The hardest thing about this is not having a secure relationship to hold onto during these tests and procedures. I don’t have parents or siblings to take me to appointments and be there for me. I am simply left to my fear and anxiety. And I have to convince myself to trust, if only for a moment, which is perhaps the hardest thing. If I wasn’t genuinely concerned about my health, I would not allow myself to be this vulnerable even for a doctor’s visit. But I feel I have no choice if I ever want to get better.

 

Basically, what I am saying is that I am scared. I’m terrified. I’m desperately longing for an escape as I go towards what I know must be done. This isn’t one of my usual posts. It doesn’t end with everything bundled up in a happy ending or inspirational message. It’s simply me being real because being vulnerable is scary. Being vulnerable on here is scary, but being vulnerable in real life is even scarier. And I just want you to know that as positive as I may seem most of the time, I still just get really scared sometimes, and I don’t have all the answers.

Fears and Questions

I read too much into things. I assume that someone not talking to me means they hate me or I annoy them or they just simply don’t care about me.

A few months ago in therapy, we briefly discussed why I don’t reach out to people. My therapist proposed a low cost to reaching out, but I told him about the high cost I feel from it. I am terribly afraid of people. I am afraid of being abused. I am afraid of being yelled at. I pretend like everything is okay and that things don’t affect me, but the truth is that I am afraid of breaking down, all the time.

I would almost rather disappear. I would almost rather be the only person in the world than try to navigate the dangerous waters of socializing. But if I’m going to be around people, I need them like I need to breathe. I need them to like me, to think well of me, but mostly to not get annoyed with me.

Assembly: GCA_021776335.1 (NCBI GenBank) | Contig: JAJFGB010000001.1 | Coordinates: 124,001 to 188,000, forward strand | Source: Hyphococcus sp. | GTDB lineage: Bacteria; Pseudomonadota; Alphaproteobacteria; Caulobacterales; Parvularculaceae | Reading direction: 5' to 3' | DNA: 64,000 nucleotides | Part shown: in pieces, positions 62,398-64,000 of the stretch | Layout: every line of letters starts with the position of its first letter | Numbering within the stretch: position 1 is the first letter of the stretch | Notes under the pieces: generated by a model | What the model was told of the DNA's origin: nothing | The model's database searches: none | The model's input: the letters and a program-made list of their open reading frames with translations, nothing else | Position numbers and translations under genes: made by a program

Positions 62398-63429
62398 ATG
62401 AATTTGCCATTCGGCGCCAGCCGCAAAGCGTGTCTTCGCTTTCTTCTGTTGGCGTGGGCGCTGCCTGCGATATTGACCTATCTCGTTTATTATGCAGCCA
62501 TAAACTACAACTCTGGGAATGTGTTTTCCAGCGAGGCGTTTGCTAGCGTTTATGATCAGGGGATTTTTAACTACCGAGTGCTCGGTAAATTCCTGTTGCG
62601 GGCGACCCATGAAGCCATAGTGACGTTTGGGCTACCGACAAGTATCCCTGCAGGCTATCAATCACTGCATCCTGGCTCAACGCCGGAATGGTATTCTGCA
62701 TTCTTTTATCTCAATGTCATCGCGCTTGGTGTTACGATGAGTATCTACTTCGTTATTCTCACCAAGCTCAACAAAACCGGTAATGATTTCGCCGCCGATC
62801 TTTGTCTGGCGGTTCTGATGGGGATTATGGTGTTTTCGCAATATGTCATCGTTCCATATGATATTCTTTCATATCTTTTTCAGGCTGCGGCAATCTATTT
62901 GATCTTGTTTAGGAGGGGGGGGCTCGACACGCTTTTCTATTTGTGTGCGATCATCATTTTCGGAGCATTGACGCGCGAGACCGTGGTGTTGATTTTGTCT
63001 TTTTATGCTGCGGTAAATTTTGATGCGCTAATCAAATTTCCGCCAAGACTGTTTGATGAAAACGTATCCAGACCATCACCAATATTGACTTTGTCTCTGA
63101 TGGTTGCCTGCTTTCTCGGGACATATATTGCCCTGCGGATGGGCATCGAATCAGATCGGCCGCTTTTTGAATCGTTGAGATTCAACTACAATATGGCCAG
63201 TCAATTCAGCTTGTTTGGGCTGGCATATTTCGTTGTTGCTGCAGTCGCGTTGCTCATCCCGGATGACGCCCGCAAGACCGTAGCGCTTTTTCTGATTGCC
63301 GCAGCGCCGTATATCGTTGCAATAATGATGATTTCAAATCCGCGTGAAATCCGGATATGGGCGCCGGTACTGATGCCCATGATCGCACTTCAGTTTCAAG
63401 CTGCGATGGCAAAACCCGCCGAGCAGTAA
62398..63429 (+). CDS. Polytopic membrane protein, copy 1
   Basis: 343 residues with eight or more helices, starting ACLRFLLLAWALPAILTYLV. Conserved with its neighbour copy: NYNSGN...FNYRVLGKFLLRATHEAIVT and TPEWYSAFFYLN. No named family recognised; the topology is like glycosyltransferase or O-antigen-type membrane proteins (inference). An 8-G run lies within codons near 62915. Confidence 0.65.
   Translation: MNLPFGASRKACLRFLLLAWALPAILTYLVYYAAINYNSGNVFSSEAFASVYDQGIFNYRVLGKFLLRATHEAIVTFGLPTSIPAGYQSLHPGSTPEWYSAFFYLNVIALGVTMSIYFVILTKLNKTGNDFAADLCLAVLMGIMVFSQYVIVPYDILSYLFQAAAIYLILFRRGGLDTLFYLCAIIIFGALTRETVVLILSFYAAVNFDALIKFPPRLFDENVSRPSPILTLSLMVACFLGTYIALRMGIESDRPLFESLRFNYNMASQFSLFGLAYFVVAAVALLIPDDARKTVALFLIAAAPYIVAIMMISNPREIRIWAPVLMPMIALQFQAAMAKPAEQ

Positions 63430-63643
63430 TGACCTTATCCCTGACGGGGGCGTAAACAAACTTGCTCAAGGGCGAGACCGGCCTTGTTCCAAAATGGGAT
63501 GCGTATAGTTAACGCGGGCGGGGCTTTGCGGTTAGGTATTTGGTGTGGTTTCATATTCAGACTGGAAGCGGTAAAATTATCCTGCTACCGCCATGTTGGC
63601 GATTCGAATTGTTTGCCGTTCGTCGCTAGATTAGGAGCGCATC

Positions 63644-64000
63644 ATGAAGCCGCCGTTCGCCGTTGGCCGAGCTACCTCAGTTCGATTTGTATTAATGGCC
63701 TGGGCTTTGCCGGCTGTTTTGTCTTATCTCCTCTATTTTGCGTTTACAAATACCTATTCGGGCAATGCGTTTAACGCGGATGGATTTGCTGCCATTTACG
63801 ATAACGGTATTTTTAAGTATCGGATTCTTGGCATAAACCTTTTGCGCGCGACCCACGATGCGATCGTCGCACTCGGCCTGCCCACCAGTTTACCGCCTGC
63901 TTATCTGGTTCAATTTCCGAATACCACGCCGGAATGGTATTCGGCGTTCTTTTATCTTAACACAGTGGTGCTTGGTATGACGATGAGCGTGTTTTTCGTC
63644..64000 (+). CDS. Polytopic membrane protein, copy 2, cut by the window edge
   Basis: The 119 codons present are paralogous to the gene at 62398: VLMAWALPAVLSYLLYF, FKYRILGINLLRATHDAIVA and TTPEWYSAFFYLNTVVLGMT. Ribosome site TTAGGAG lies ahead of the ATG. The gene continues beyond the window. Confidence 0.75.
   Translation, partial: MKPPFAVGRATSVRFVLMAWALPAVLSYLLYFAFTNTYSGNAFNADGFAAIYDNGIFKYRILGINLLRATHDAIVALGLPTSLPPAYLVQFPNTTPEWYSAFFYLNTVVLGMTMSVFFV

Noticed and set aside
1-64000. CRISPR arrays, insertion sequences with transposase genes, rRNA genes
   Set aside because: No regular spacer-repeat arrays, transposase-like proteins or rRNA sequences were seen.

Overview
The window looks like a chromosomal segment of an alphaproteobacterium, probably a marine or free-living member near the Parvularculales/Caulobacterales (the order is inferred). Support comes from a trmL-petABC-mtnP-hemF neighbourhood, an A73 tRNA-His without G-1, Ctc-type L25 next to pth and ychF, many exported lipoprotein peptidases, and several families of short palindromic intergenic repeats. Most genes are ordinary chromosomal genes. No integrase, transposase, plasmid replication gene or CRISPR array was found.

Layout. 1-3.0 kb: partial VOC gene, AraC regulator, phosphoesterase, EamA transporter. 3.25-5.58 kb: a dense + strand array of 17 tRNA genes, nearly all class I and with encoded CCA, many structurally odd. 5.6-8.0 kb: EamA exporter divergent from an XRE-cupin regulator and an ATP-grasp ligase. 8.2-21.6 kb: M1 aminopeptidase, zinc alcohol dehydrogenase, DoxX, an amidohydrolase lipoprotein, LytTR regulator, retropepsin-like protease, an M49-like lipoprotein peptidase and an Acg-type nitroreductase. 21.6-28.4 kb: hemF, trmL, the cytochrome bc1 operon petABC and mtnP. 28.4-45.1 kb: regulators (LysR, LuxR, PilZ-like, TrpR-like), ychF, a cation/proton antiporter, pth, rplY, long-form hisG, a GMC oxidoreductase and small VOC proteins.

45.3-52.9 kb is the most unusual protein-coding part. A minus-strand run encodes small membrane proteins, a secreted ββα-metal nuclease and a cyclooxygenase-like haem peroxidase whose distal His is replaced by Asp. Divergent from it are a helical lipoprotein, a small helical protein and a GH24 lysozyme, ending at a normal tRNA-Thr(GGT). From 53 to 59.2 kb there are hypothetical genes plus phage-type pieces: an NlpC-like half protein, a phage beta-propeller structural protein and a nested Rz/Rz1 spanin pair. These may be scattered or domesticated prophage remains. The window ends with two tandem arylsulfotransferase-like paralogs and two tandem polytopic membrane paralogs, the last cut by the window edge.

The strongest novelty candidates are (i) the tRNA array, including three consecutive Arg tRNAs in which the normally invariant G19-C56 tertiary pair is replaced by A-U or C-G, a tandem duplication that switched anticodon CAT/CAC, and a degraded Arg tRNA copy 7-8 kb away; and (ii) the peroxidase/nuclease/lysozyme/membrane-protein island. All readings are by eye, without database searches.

I don’t care if people hate me. I don’t care if they yell at me or put me down- as long as it’s not someone I care about. If someone I care about even thinks I’m annoying, that destroys me.

Maybe it’s because I find lots of people with Aspergers to be annoying. I know that is terrible to say, but it’s true. They talk too much and don’t listen enough. They are always trying to bring all conversation back to them. They get upset when you don’t do things a certain way. Not everyone with Aspergers is like this, just the ones I think are annoying.

I guess I’m just afraid of becoming that. I know it is not their fault. They don’t understand that what they are doing is pushing people away rather than drawing them in. That’s why I’m so afraid of annoying people. I am afraid that I won’t realize that what I’m doing is pushing people away rather than drawing them in. I don’t know how to tell if someone is annoyed. I don’t know how to tell when I’ve said or done too much.

That is why it is so hard to do good. I want to make people happier, but I don’t know if it will cross a line. Do people get tired of good things being done for them? Do they get tired of thank you notes or just expressions of gratitude? Do they get tired of hearing how amazing they are or how much they are appreciated?

These are the questions I want answered. These are the questions I need answered if things are ever going to change. I need to know if what I am doing is okay, because otherwise, it will always feel wrong, and I’ll always struggle with the fear of not knowing if what I do is really good or not.

Connecting the Heart

Sometimes I forget why I write. I mean, I write for a lot of reasons, but I forget the most important ones. Then I take a few minutes to read other people’s posts about suicide, depression, not fitting in or being different, and I remember… I write because my heart connects. My heart connects with the hard things. My heart connects with the suicidal thoughts, depression, fear, loss, identity questions or struggles. My heart connects with the feelings of hopelessness, loneliness, fear. And I write because I want your heart to connect too, and maybe then we can be broken together.